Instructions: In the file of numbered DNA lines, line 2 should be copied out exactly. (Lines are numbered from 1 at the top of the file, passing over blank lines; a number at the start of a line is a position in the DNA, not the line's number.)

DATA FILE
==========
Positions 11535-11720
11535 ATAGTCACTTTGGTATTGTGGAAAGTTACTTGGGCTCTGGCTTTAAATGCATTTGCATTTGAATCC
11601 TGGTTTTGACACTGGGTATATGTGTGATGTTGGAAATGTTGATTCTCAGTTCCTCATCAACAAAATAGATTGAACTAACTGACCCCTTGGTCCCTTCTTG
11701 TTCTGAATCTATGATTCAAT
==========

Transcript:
11535 ATAGTCACTTTGGTATTGTGGAAAGTTACTTGGGCTCTGGCTTTAAATGCATTTGCATTTGAATCC